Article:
Martin Philip (University of Edinburgh/The Open University): ‘Curling reality: progress on thin ice’


Last weekend brought the third indoor Grand Match staged by the Royal Caledonian Curling
Club. The last outdoor version was held on the Lake of Menteith in 1979 but since then a
warming climate has led to insufficient thickness of ice. The modern indoor version of the sport is
played on ice pads which sit upon a solid (disenchanted) base. The outdoor version of the game
involves playing upon a surface which is more malleable and dynamic and indeed one which may
give way if conditions change causing players to slip through into the freezing dark water below –
as indeed happened to the novelist James Hogg. This paper will argue that Washington Irving’s
‘Rip van Winkle’ uses the sport of curling to represent the enchantment which removed Rip from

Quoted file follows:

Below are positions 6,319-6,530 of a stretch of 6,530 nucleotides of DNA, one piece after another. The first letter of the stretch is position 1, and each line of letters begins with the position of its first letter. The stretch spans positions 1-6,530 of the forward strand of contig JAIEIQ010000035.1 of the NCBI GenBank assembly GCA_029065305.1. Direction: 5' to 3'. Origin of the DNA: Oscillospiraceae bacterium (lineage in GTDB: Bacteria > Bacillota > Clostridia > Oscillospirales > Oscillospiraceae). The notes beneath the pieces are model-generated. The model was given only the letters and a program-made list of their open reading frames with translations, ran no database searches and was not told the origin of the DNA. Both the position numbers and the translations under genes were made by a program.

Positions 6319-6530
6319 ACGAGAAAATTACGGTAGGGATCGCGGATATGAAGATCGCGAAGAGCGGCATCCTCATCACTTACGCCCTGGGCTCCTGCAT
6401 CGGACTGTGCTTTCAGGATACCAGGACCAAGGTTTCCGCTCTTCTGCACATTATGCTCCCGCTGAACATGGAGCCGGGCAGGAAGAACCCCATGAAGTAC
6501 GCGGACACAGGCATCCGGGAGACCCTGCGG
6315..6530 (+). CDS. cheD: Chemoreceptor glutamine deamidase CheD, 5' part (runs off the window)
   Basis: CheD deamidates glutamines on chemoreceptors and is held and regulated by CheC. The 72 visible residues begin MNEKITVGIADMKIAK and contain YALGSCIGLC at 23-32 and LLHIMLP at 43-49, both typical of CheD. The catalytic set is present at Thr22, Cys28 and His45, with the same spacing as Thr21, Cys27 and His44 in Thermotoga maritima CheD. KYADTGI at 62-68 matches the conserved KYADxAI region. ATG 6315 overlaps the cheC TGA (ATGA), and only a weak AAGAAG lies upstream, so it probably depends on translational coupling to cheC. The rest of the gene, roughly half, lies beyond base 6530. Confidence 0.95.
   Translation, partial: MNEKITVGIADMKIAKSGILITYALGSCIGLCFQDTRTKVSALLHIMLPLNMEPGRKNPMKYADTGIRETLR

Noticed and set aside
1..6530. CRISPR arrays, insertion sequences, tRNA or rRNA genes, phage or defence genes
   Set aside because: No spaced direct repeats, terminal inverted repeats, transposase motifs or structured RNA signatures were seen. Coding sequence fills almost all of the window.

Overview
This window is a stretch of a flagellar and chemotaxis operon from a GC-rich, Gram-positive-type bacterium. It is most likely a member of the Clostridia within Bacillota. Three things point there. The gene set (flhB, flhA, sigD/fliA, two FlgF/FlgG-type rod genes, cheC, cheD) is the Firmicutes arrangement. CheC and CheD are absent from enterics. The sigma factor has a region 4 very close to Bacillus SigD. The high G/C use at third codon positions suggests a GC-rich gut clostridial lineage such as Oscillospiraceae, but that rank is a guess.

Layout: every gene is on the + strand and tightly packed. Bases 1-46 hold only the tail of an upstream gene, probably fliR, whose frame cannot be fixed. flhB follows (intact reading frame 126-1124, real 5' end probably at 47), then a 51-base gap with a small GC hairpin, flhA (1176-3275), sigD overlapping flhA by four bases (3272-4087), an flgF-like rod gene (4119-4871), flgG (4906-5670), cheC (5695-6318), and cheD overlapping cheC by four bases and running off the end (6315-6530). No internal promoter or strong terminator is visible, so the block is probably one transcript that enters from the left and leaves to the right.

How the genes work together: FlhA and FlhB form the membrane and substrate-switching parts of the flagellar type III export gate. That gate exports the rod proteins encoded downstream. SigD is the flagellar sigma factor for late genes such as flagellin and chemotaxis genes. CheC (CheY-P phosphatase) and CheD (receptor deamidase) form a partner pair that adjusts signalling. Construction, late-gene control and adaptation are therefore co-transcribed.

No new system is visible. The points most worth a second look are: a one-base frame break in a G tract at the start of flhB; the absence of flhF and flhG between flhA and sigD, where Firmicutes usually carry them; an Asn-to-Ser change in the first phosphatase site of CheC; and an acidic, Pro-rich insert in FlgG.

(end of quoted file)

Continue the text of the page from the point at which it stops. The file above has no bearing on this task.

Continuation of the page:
the world for twenty years. I will suggest that this American story has its roots in the older
narratives of absence and return from fairyland which are prevalent in the Scottish borders in the
early nineteenth century, including such poems as ‘Thomas the Rhymer’ or ‘Tam Lin’, These
narratives themselves may be a means of exploiting notions of enchantment to both undermine
the Enlightenment fetishisation of human progress and suggest more radical and powerful
processes of evolution (of both species and landscape) which may now be discussed within Deep Time. Walter Scott’s Letters on Demonology and Witchcraft will be used in conjunction with a
few scenes from Hogg’s novel The Three Perils of discuss ideas of enchantment within the
tensions caused by a Calvinistic predetermined Nature coming into contact with the ideas of
Hutton and other Enlightenment figures. Then I’ll try to figure out how to bring curling back
into the picture… Martin Philip is a writer, musician and lecturer.  





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